But this data-driven nonsense isn't about accountability, or data, or education at all.
So I will keep teaching and keep praying, both for children and for the critters found in a drop of pond water the children no longer know exist.

The last of the hops flowers



You cannot dance if you're thinking too hard (or at all) about the rhythm.

"This Is Not a Test" Teacher Study Group

During the days of AIDS hysteria, my epic psoriasis  drew some attention at Sandy Hook.
My torso was splattered with dollar coin sized lesions that looked like raw hamburger,
and a couple of kids screamed "He's got AIDS!" 

Like Moses parting the Red Sea, families dragged their beach blanket fiefdoms
away from my clan, giving the four of us a clear path to the ocean's edge.

That is not what racism looks like....


Kids learn early on what to say when. I think they get their best practice in science class, where we teach a catechism, the kids repeat it, and then we leave each other alone until catechism class resumes the next day. What is true in science class (trees are mostly made from air) has nothing to do with their reality (trees are mostly made from dirt).

I'm going off script here.

Justice, occasionally blind, usually white
I do not spend every moment thinking about race, because I do not have to, but I live in a culture where race matters every moment.

I cannot know what it means to lives in a culture of us and them, where our minds see image after image after image that reflect our dominance in culture, even as we mouth the words "color blind" and "love" and "harmony" publicly, with different conversations when the doors are closed.

The closest thing I know to living in a parallel but utterly different world is my mild deafness. The hearing know it's there when I ask one to repeat something he just said, but otherwise, it's not something most folks would notice, yet I'm immersed in it, aware that may be missing part of the world, but unaware what that part may be.


Racism is only superficially similar--both deafness and race hold people in worlds the dominant culture rarely notices--but fairness is never the issue with deafness.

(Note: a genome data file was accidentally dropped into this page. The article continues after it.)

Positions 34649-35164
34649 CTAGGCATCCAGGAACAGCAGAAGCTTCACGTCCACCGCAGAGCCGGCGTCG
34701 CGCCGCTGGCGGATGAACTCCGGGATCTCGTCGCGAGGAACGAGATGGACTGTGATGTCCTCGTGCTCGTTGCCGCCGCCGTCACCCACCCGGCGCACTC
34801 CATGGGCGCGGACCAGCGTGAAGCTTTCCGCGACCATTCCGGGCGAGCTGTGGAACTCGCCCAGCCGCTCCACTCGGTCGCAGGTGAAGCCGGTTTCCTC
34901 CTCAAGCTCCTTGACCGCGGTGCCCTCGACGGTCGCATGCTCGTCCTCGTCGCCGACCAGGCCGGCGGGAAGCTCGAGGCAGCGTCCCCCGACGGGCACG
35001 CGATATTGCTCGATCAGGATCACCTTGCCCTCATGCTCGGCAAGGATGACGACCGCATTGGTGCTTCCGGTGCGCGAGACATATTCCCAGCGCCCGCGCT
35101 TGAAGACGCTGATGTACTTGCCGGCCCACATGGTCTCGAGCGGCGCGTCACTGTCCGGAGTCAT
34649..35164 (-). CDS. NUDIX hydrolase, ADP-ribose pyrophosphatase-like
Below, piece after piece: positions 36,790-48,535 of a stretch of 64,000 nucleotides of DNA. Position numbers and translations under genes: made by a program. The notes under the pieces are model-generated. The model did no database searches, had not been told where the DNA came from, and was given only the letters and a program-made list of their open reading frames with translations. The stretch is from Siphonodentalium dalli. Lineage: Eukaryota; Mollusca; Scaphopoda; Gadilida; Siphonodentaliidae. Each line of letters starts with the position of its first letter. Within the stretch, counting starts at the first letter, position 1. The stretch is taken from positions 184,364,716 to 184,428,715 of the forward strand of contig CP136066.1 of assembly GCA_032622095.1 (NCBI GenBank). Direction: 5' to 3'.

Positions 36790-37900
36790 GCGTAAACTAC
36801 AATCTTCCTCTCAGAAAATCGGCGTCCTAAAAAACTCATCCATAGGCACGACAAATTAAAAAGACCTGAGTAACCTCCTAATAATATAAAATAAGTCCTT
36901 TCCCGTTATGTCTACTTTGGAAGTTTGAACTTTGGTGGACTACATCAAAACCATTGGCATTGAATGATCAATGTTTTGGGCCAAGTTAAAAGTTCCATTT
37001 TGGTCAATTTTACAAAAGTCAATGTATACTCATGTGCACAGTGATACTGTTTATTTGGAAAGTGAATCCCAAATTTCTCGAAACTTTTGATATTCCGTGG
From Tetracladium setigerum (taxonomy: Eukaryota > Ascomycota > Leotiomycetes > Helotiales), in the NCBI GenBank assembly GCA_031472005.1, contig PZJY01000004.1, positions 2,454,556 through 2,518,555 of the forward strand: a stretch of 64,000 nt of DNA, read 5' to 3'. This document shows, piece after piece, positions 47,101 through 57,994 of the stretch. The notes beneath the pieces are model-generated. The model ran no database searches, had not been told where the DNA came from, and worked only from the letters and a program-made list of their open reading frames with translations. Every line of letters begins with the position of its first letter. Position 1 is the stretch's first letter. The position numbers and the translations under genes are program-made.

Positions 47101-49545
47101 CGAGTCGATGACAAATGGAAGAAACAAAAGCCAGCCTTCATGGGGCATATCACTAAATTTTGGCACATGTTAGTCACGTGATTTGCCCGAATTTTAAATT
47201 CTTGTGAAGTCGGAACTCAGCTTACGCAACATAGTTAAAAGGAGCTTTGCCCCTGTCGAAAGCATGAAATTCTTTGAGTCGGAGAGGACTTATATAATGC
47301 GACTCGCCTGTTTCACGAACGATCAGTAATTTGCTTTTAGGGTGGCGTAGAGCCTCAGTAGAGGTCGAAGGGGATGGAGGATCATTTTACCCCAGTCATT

We're starting a teacher study group at Bloomfield High School in the next week or two, a school taught (mostly) by white folks to (mostly) kids of color. We're using Jose Vilson's words This Is Not a Test to help get the conversation started.



I figured I get this conversation started among those of us who need it most.....

Statue photo (Dublin Castle's Gates of Fortitude and Justice) by J.-H. Jan├čen via CC
Three Buddhas image from (and sold by) My Spirit and Success website




Friday, October 17, 2014

Same damn thing



For all the noise technology gets these days, the important stuff is still the same damn thing.
We live because plants spin air into food. You'd be surprised at how many folks old and young, wise and dumb, do not know this. Go find a tree. Look at its base. The ground is raised there. Ask yourself why.

We live because plants split water molecules into pieces, much of which drifts away as oxygen. The stuff keeps us alive, as it has for hundreds of thousands of years, as it will if we do not forget our mortal roots matter more than our god of the generation.

We live because we fuck, we fight, we flee, and we feed. The best ads focus on these, while we focus on the brand of our shoes. Schools have become dens of fashion oppression. If a teacher drones on about the number of carbons in sucrose with the same voice used to describe the number of casualties in WWII, the purple piping on the latest Nikes become utterly fascinating.
And we die.
Most (yes, most) of us have forgotten what matters. 
We confound fear with freedom.



If you teach, teach what matters.
Apple won't matter in a few more decades--but apples still will.

Tuesday, October 14, 2014

Going for the gold


Wheat, despite what we believe, is made mostly of air, not earth, and will always be, no matter what we think. We can live out our lives in ignorance, convinced we are right, and wheat plants will not change, spinning air into sugar, a greater gift than Rumpelstiltskin's skill with straw. Grace.


The value of gold is a human conceit. An ounce will get you $1200 today, an abstract string of symbols that can be traded for over 5 metric tons of wheat berries, almost 200 bushels of wheat, about 8000 loaves, a loaf a day for over two decades, enough to get me well into my eighth decade, should I live so long. Greed.

The wheat is dying now, because the light is dying.
The light will return, as will the wheat.
And many of us will die before then, working for our Rumpelstiltskin masters, when all we had to do was just step outside.


And yet we teach our children to value metal over life.

Go ahead, prepare your children for college, for careers, for a life dependent (or so they think) on the spot price of a troy ounce of gold on the market. I'll find my gold in the light reflecting off the dying plants of autumn.



You can, too....

Saturday, October 11, 2014

On human conceit

While walking along the edge of the ocean today--by itself a wonderfully impossible idea to comprehend--Leslie and I saw several battles in scattered tide pools.


For whatever reason, hermit crabs in this part of the world are particularly territorial on this particular day for no particular reasons humans might discern, but no doubt of concern to the hermit crabs pushed to the edges of the tide pool.

They are alive, they are conscious, and (despite a very thorough and expensive education), I believe that they are, at some level, aware.